Toilet roll. The essential item on our shopping lists, and one of the only things we spent hundreds of pounds on a year, only to intentionally throw it away! We use it several times a day – more often if you’re a vegan, lets face it – and an empty loo roll holder instills a frantic panic amongst the best of us, leading to a feeble cry of helplessness: “what do I use now?!” It’s an underrated champion for something so simple, yet most of feel that we couldn’t live without it!
And it’s not just our delicate regions which require the trusty toilet roll. From blowing noses, wiping dirty children faces and removing last nights make up, to using it in lieu of kitchen roll (yes, hands up, I have been known to do that!) it’s estimated that an average person uses at least 30 rolls (or approx 39 lbs) of toilet roll every year. Seem’s a small price to pay to make our bums, faces and…ummm…kitchens happy, right?
But each square of loo roll adds up. In fact, global toilet paper production consumes 27,000 trees every day. Seem a bit far fetched? A fellow toilet enthusiast did the maths to work out just how much wood we were literally throwing down the loo. Bit too much effort for my liking, but you get the gist.
So, the question is, by cutting down trees which provide not just habitats for our wildlife but the very oxygen we breath – simply to lazily clean ourselves – are we giving ourselves a bum deal?
Global Toilet Toils
Many others around the world seem to think so. The subject of toilet roll was up for delate late last year, in fact, when I travelled around India, Sri Lanka and Nepal. India in particular rarely presented the offer of toilet roll in public or hotel toilets, and my companions and I quickly took to carrying a roll around with us next to our passports, ear plugs and water bottles.
So if no toilet roll was easily accessible, what did everyone else use? The answer is simple: their hands. In India the general rule is: left hand for wiping yourself, and the right hand for everything else. It is a massive faux pas to eat or shake hands with your left hand (even if you’re a leftie) as that hand is specifically used for personal care.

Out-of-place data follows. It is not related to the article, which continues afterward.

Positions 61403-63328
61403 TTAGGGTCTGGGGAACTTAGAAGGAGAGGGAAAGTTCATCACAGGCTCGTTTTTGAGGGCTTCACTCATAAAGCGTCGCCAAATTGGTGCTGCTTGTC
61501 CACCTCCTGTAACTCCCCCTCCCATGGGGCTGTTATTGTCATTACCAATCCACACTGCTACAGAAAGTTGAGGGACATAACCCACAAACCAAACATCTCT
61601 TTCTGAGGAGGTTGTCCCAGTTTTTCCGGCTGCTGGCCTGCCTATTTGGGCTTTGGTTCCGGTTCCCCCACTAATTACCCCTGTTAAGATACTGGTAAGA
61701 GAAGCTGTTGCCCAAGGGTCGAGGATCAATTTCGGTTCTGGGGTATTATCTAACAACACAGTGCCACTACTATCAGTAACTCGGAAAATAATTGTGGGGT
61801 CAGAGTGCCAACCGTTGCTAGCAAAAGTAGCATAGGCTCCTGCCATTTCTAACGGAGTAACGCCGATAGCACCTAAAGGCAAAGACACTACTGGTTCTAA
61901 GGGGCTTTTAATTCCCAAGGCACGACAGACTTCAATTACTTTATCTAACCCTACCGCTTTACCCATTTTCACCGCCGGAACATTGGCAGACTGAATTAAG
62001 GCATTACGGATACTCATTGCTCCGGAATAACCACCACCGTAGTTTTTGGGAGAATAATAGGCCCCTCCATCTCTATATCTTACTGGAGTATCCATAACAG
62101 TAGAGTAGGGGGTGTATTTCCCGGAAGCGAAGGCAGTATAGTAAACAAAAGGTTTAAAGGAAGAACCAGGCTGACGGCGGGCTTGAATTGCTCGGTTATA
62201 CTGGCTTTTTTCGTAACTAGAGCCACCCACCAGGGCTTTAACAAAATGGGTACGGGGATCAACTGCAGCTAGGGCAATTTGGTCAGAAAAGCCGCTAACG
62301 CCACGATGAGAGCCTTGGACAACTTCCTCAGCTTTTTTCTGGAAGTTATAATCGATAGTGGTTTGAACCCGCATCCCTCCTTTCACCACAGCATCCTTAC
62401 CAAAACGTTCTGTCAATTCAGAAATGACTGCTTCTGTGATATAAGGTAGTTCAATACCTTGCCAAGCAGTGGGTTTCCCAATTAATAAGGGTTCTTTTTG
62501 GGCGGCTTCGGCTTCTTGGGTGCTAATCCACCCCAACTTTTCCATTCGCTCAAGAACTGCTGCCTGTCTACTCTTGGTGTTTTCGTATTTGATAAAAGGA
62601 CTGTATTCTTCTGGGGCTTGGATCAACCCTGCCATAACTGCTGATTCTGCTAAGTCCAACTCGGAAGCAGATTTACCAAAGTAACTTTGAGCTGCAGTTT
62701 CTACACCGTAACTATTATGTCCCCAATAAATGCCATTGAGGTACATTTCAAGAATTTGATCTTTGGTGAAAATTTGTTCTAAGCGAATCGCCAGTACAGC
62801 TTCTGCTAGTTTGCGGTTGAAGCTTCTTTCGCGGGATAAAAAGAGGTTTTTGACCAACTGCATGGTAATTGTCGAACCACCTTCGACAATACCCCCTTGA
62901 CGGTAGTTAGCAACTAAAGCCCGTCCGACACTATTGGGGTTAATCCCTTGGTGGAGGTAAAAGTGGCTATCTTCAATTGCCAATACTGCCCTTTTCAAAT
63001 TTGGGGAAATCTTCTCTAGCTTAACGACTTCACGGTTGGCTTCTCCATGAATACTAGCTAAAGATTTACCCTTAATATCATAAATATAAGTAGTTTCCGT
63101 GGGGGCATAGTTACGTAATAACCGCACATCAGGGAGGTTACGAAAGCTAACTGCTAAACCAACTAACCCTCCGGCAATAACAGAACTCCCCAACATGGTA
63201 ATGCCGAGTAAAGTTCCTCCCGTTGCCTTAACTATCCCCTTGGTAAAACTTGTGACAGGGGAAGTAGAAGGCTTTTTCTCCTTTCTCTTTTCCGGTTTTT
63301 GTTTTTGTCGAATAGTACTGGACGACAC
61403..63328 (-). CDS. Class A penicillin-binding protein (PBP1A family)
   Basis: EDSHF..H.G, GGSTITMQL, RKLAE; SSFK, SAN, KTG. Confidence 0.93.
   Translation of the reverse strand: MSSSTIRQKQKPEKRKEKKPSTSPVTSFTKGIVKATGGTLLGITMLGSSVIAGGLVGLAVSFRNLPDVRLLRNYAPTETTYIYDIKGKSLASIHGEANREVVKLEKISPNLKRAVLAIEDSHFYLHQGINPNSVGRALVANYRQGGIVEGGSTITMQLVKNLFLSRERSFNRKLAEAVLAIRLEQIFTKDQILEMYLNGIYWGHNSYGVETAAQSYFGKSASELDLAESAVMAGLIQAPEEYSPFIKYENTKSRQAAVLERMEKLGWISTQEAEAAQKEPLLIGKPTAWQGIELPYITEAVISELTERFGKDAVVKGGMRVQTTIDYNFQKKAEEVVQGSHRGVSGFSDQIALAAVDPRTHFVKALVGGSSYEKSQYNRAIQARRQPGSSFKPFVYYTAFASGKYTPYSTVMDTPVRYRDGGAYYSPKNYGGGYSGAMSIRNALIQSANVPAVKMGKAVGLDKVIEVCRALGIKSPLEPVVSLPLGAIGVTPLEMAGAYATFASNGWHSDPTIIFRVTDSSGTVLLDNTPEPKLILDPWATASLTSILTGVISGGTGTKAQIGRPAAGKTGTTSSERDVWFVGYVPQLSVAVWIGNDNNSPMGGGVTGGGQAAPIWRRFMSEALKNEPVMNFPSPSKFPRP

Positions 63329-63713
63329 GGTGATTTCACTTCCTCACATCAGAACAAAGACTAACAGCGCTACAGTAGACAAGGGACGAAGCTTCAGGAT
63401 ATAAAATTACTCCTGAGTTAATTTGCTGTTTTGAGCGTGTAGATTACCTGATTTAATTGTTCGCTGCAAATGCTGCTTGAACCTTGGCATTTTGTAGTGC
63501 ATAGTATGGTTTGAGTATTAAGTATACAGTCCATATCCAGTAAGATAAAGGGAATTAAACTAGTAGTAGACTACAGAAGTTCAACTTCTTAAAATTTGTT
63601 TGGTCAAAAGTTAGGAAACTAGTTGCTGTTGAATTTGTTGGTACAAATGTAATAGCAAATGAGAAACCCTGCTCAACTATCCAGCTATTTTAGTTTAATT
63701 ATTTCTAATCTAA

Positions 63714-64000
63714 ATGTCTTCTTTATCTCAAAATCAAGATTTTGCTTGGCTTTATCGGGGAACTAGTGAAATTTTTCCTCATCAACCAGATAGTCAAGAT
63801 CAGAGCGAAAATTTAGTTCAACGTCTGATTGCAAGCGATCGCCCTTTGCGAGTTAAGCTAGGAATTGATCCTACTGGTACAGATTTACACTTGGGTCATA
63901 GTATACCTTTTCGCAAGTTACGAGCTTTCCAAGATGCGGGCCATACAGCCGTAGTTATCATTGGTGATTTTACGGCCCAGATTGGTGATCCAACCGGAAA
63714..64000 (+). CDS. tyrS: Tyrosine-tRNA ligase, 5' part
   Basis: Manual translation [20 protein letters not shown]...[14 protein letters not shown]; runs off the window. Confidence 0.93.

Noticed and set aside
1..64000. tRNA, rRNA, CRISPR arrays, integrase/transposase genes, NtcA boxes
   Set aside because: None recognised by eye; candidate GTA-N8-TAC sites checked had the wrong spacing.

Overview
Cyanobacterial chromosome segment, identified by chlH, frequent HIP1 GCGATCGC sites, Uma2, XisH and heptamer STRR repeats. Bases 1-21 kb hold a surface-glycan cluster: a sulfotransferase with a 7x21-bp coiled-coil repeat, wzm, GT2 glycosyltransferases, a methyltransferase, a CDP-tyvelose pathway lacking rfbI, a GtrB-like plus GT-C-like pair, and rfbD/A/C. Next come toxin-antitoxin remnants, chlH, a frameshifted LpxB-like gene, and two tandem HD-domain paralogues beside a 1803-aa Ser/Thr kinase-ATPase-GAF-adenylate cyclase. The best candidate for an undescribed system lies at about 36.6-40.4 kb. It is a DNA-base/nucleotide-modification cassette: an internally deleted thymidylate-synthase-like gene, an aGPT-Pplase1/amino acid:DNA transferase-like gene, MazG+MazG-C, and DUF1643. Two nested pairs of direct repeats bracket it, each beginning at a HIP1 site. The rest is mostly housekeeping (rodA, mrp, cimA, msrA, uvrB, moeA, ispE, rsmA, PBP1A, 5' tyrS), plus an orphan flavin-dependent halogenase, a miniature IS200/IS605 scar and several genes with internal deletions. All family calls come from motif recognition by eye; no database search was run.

Sound a bit gross and unhygienic? I almost disagree. As is the argument of many Indians, it’s far more unhygienic to wipe your waste on a piece of paper and then simply throw it away (whether thats in the water system in a traditional toilet, or literally on the train tracks when travelling). At least with your hand you can simply wash it afterwards and there is no impact to your environment in the process.
However, as I said above, I only almost disagree with the merit in this method. For many areas of India, sanitation is poor and systems are simply not in place to treat waste. This is the main reason toilet roll is a less environmental or healthy option to self care. More importantly, hygiene is a real problem too, and lack of access to clean running water and soap means hands can’t be adequately cleaned.
But India is certainly not the exception. An estimated 70% – 75 % of the world’s population do not use toilet paper. In some parts of the world this is due to a lack of trees, whilst some simply can’t afford it. There are also a lot of people who would rather not spend money on fancy paper to wipe their behinds!
Regardless, it’s certainly a luxury we take for granted, but most of us can recognise it isn’t sustainable either.
Tips for Toilet Roll Usage
So what can we do to reduce our impact on the planet without neglecting our bums?! Here are few suggestions to help reduce your toilet role addiction:
- Use less squares – stop reaching for the handful and be more frugal with your roll
- Invest in a bidet – go all continental and use a special bum sink!
- Try the hand – it may feel weird at first, but if you have access to good antibacterial hand wash, a number one could be dealt with without loo roll
- Use recycled – but be wise and investigate how it is made. Reports have argued that chemicals used to treat the paper can be harmful for our health.
- Help others with every wipe – spend a few extra pennies and help others every time you spend a penny in the bathroom! Companies like Who Gives A Crap give 50% of their profits into building toilets for those who need it